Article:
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Reviewed by:
  • Women in Early Imperial China
  • Li-Hsiang Lisa Rosenlee (bio)
Bret Hinsch . Women in Early Imperial China. Lanham, Boulder, New York, and Oxford: Rowman and Littlefield, 2002. xi, 237 pp. Paperback $26.95, ISBN 0-7425-1872-8.

At a time when Western interest in China is steadily on the rise, Bret Hinsch's book on women in early imperial China, with an emphasis on the Qin and Han dynasties, is a fitting new addition to the volume of recent scholarship on the status of Chinese women. Instead of offering sweeping statements on the overall status of Chinese women, Hinsch focuses on the complexity of the social roles that women play. He lays out his methodology as follows: "Understanding these ideal female roles, and how individual women accepted, comprehended, and contested them, is a powerful method for interpreting the distant female past" (p. 7). The book is composed of eight short chapters, each touching on a specific aspect of society such as kinship, wealth and work, law, government, learning, ritual, and cosmology, providing different perspectives on the range of social roles that women assume and play. According to Hinsch, the advantage of this role-playing approach, as opposed to focusing on the Confucian classics or searching for a single "status" or "position" of women, is that it can encompass different times and places and reveals general trends by grouping individuals into larger social roles. More importantly, it avoids an explicit Western philosophical bias and is thus better able to cross cultural boundaries (pp. 7-8). Hinsch's performative approach [End Page 112] to the concept of womanhood allows for a more dynamic view of woman, whose identity is not static or fixed according to her gender, but instead intersects with a wide range of roles that she plays throughout her lifetime.

In addition, Hinsch believes that the three intellectual trends of pragmatism, patrilinealism, and cosmology have also influenced the way that women have been perceived. Pragmatism accounts for the disparity between an elite idealized separation of gender roles and popular practice, which often granted women relative autonomy. Patrilinealism, emphasizing kinship seniority, accords great respect to the role of mother and can thus be manipulated to women's advantage. Han cosmology abstracts both man and woman from their concrete social roles to the realm of metaphysics, where gender becomes a static fact, which in part accounts for the increasing inequality between genders in subsequent centuries (pp. 13, 165). However, whether the cosmological pairs of heaven/earth, qian/kun, and yin/yang can even function as a theoretical explanation for the inferiority of women in imperial China is a hotly contested issue; feminists and sinologists alike disagree over the centrality of cosmology as well as the conventional dualistic interpretation of these cosmological paradigms in the discourse of gender in everyday life.1 Hinsch's take on Han cosmology in relation to gender inequality certainly reflects the position of the proponents of cosmological centrality in this ongoing debate.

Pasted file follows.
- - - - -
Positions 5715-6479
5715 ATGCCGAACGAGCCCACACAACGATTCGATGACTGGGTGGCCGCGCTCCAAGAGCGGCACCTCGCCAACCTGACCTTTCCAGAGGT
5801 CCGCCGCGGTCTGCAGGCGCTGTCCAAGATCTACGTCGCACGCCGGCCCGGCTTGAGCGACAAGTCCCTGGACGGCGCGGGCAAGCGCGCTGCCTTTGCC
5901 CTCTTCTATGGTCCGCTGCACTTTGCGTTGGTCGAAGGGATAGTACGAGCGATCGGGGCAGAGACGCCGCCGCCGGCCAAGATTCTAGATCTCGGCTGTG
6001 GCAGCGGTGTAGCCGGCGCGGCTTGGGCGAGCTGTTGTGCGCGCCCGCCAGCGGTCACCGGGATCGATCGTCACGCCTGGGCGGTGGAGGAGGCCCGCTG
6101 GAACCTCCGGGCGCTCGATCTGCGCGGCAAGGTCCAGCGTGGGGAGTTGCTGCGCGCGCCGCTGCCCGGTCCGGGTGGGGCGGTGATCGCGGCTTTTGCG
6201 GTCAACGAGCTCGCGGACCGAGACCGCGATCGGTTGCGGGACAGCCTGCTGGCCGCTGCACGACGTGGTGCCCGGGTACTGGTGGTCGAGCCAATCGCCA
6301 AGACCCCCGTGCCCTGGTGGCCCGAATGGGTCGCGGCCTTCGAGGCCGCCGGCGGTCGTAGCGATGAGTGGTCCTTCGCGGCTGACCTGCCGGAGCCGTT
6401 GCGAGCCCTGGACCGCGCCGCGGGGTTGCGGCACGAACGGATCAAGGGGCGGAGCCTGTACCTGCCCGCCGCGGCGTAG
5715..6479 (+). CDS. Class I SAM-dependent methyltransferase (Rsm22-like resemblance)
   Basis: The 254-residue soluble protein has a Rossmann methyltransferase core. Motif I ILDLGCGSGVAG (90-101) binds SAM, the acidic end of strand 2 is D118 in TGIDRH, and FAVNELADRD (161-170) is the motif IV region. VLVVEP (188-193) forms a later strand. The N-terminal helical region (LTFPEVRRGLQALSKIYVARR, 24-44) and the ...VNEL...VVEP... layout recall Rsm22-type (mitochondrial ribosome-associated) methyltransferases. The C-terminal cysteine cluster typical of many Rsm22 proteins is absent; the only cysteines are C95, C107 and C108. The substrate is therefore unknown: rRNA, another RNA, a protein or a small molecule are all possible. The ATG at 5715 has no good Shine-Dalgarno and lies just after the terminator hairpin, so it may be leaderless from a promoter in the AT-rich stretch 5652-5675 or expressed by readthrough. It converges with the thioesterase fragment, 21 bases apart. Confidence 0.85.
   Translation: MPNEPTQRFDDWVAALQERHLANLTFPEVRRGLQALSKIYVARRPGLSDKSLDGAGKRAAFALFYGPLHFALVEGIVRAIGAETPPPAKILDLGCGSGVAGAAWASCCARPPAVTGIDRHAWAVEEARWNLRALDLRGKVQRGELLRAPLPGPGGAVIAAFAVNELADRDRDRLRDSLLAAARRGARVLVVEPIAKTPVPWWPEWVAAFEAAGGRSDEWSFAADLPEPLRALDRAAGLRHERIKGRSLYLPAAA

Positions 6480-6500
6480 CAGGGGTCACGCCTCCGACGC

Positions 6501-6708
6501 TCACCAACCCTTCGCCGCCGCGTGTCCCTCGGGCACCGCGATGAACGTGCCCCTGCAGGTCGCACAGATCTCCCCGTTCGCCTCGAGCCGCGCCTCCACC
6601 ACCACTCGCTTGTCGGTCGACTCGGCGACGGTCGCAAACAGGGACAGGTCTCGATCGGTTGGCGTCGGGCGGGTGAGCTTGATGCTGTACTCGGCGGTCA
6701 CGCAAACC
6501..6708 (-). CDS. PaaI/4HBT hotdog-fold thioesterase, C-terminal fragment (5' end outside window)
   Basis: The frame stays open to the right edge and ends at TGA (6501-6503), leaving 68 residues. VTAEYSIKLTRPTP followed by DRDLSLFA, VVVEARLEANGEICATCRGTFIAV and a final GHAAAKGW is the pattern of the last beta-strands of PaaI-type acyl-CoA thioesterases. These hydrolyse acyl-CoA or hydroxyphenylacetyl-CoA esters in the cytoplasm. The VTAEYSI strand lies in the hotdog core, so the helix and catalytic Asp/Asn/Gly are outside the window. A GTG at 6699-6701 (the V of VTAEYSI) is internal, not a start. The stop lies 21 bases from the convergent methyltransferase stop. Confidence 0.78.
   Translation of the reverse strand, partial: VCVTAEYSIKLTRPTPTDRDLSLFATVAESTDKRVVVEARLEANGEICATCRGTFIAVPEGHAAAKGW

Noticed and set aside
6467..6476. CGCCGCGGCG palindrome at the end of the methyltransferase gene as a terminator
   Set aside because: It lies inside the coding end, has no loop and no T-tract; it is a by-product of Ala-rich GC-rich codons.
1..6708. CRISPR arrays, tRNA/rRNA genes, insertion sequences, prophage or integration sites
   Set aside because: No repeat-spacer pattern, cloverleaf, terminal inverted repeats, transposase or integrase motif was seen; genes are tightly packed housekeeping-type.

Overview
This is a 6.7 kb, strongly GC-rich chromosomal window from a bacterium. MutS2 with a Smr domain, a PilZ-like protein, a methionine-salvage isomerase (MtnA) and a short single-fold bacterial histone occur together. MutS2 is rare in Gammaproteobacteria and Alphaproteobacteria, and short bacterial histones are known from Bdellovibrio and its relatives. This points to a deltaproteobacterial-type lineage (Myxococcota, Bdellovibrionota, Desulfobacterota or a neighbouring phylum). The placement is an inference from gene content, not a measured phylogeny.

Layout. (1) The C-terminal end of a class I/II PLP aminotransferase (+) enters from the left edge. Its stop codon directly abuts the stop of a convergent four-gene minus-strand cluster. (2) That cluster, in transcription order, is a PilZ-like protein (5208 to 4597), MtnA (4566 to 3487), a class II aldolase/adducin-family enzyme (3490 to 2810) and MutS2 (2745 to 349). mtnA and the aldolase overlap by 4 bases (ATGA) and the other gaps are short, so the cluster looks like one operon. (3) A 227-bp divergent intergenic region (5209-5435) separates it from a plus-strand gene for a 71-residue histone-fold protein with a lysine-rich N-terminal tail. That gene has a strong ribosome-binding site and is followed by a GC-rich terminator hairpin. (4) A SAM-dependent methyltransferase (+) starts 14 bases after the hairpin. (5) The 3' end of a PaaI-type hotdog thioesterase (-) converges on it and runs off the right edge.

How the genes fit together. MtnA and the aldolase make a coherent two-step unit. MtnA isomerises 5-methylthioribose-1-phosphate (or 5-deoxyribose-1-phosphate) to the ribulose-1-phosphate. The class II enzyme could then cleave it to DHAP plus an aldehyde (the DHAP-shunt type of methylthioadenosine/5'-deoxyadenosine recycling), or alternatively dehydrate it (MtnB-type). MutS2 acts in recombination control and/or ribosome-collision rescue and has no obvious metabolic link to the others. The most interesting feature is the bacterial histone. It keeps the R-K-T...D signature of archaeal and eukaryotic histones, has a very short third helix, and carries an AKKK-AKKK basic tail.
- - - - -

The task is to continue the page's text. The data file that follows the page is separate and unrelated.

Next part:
Prior to the rise of Han cosmology, gender relations were discussed mostly in the context of the appropriateness of the respective social roles that men and women played (p. 12). And kinship based on patrilineal seniority was the prime regulator of women's lives in early imperial China (p. 33). Gender itself was not a social role, nor was it an indicator of social status, but only one factor among many determining the relative status of various kinship roles (p. 52). Oftentimes, generational seniority overrides gender in importance. Patrilinealism, although it emphasizes women's obligation to sacrifice themselves for the well-being of patrilineality, also confers tremendous power on women in the role of mother; Mencius' self-sacrificing yet revered mother is an enduring icon in Chinese history. The principle of generational seniority not only underlay the kinship system but also permeated different aspects of society such as wealth and work, law, and government. For instance, in the area of wealth and work, the moral injunction that a junior may not hold private property while the senior is still alive clearly benefited both senior men and women (p. 61). In the area of law, children could not denounce their parents, and to conceal...


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